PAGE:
information on the biology of species and the ecology of habitats found around the coasts and seas of the British Isles

Eurasian river otter (Lutra lutra)

Distribution data supplied by the Ocean Biogeographic Information System (OBIS). To interrogate UK data visit the NBN Atlas.
Only coastal and marine records shown



The Eurasian river otter is a member of the weasel family with a long lithe body, short legs and a thick tail. Its streamlined shape and webbed feet make it an agile swimmer. The amphibious lifestyle of the otter is aided by its ability to close its small ears and nose and a thick coat of short fur, which insulates the animal by trapping a layer of air. The coat is predominantly brown, with a paler underside. Adults can reach up to 1.1 m in length weighing 7 – 12 kg. They are considered shy and elusive animals, however, their playful side is revealed through games of catch with pebbles.  The Eurasian river otter requires access to water for feeding where it can be seen swimming low in the water with only the ears, eyes and nose visible above the surface. They also need terrestrial areas for resting and breeding. Therefore, they can be found in a variety of semi-aquatic habitats from lakes and rivers to estuaries and salt marshes.

Recorded distribution in Britain and Ireland

The Eurasian river otter has been recorded all over the UK, with most of the population residing in Scotland. Particularly important otter habitats are the coasts and islands of western Scotland and Shetland. 

Global distribution

The Eurasian river otter is widely distributed, spanning three continents: Europe, Asia and Africa. In Europe, its distribution stretches from central Denmark in the west, via west Germany, the Netherlands, western France to Spain.  It is also recorded from most of Scandinavia and southern Italy. However, it is extinct or reduced to isolated subpopulations in a corridor stretching from central Denmark, via the western parts of Germany, Belgium, Luxembourg, the eastern parts of France, Switzerland, the western parts of Austria to central Italy. Russia bridges the gap between Europe and Asia, with otter populations observed in most of the country excluding the tundra and areas of permafrost in the North. It is also found from the Near and Middle East into South Asia, where otters are reported in almost all countries particularly the Himalayan river systems. Its range extends east through South-East Asia ending before Japan where it is likely extinct.  In Africa, the Eurasian River Otter population spans Morocco, Algeria and Tunisia.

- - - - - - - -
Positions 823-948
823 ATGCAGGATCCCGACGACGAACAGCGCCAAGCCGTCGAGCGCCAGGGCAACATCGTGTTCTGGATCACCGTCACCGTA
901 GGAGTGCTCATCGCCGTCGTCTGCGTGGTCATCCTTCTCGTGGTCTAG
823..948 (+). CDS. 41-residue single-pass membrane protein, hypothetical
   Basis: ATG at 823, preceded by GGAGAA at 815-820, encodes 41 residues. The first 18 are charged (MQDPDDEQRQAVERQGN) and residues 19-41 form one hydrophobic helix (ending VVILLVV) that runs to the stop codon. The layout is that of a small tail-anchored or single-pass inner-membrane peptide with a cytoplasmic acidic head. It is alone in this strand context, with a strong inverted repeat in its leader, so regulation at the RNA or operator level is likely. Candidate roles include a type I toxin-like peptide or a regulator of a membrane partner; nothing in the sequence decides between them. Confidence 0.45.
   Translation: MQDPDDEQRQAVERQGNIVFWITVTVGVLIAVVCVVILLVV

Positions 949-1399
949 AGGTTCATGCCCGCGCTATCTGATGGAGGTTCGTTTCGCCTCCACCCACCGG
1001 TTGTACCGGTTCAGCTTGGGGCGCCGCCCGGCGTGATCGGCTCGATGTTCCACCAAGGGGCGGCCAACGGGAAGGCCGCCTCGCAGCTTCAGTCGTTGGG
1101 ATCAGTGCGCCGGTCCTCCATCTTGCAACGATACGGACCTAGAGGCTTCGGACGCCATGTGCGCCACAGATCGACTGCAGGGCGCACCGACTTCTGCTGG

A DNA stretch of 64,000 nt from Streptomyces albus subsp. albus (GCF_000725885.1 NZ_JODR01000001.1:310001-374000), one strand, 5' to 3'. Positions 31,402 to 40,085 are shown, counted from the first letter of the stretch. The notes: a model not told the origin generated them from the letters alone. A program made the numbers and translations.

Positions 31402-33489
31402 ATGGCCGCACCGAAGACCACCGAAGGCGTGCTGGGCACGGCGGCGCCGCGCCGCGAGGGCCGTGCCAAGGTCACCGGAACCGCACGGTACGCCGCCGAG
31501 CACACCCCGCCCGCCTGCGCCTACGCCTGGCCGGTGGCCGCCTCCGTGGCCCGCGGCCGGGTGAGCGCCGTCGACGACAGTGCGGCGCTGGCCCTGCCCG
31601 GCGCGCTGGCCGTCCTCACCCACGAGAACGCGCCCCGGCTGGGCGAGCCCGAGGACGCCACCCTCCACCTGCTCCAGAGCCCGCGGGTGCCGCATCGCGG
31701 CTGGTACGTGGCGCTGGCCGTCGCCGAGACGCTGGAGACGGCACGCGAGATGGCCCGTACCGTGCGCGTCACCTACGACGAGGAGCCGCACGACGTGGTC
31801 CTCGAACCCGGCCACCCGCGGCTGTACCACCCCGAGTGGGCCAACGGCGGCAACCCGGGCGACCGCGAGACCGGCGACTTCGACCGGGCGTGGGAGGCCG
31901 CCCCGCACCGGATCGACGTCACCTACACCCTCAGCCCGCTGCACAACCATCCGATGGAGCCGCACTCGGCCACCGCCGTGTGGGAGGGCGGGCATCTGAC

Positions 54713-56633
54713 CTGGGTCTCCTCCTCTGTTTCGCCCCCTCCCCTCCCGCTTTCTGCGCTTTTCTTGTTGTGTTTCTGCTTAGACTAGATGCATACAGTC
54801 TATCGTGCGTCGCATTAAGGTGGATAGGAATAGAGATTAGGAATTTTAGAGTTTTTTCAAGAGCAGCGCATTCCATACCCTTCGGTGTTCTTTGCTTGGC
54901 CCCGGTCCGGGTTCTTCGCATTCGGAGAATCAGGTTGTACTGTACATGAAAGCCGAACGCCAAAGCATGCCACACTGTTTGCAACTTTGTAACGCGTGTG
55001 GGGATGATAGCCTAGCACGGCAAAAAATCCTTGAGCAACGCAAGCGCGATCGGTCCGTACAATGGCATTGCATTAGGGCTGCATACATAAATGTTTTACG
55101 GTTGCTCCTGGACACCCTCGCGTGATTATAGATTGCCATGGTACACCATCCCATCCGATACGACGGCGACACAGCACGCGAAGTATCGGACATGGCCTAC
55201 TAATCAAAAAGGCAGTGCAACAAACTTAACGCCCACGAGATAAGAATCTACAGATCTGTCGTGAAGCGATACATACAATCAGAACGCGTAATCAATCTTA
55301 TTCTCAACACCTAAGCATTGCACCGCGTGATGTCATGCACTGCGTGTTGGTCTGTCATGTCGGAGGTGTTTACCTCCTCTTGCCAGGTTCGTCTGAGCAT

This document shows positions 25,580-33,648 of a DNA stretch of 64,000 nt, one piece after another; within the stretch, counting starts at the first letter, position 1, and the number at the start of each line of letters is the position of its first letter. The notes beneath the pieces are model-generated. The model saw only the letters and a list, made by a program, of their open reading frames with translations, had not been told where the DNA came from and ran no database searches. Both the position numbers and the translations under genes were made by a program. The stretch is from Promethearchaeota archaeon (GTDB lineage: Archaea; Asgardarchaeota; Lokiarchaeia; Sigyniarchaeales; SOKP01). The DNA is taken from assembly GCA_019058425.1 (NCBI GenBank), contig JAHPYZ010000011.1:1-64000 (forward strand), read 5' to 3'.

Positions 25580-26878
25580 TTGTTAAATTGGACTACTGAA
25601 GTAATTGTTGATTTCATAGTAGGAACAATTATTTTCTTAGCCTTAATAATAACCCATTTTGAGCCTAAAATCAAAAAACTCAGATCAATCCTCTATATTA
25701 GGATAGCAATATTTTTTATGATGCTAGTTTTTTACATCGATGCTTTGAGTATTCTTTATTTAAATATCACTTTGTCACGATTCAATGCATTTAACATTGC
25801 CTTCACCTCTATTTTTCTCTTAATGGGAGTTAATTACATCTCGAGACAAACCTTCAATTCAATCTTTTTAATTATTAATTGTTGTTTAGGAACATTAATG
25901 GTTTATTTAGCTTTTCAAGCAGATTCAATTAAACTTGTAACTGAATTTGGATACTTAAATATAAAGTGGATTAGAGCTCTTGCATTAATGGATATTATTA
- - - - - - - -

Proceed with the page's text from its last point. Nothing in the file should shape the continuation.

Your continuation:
Eurasian river otters are found near lakes, rivers, estuaries and coastal waters in home ranges that extend over tens of kilometres. Coastal populations are observed feeding in the shallows, where they hunt primarily for fish. However, these colonies are never fully marine as the otters require fresh water for grooming salt from the fur and terrestrial habitats for breeding and resting.  During the day the otters reside in holts (underground dens) that can be dug into tree root systems and river banks, while those on the coast may be sheltered by piles of boulders.

Depth range

Terrestrial, Intertidal and Subtidal

Identifying features

  • A brown coat of fur, often paler on the underside.
  • Up to 1.1 m long.
  • Body shape is long and slender, with short legs and a thick tail.
  • Small eyes and nose.
  • Webbed feet.

Additional information

The Eurasian river otter is a solitary animal, with adults only tending to associate with one another for reproduction. If a small number of otters are observed together, the group will typically comprise an adult female with cub(s). A mother will feed a cub until approximately 4 months old, but the cub may remain associated with the mother for up to 12 months.

The Eurasian river otter suffered a rapid decline in the 1950s caused the effective loss of most of the English population by 1980, whilst in Scotland, the population experienced only a small decline. Since then, evidence suggests a recovering population in all parts of the UK, although Scotland is still likely to host the largest population (> 77% of total population in 2004; JNCC, 2007).

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Further information sources

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  1. Natural England., 2014. Otters: surveys and mitigation for development projects. Wildlife and habitat conservation and Protected sites and species. [On-line]. Natural England and Department for Environment, Food & Rural Affairs. Available at:​
  2. Roos, A., Loy, A., de Silva, P., Hajkova, P. & Zemanová, B., 2015. Lutra lutra. The IUCN Red List of Threatened Species 2015: e. T12419A21935287.
  3. Scottish Natural Heritage., 2010. Otters and development. Scottish wildlife series. [On-line] ​Scottish Natural Heritage. Available from: ​
  4. Tyler-Walters, H., James, B., Carruthers, M., Wilding, C., Durkin, O., Lacey, C., Philpott, E., Adams, L., Chaniotis, P. & Wilkes, P., 2016. Descriptions of Scottish Priority Marine Features (PMFs). Scottish Natural Heritage Commissioned Report, no. 406 


This review can be cited as:

Wilson, C.M. 2017. Lutra lutra Eurasian river otter. In Tyler-Walters H. and Hiscock K. (eds) Marine Life Information Network: Biology and Sensitivity Key Information Reviews, [on-line]. Plymouth: Marine Biological Association of the United Kingdom. [cited 19-09-2018]. Available from:

Last Updated: 11/12/2017

Tags: Eurasian river otter Lutra lutra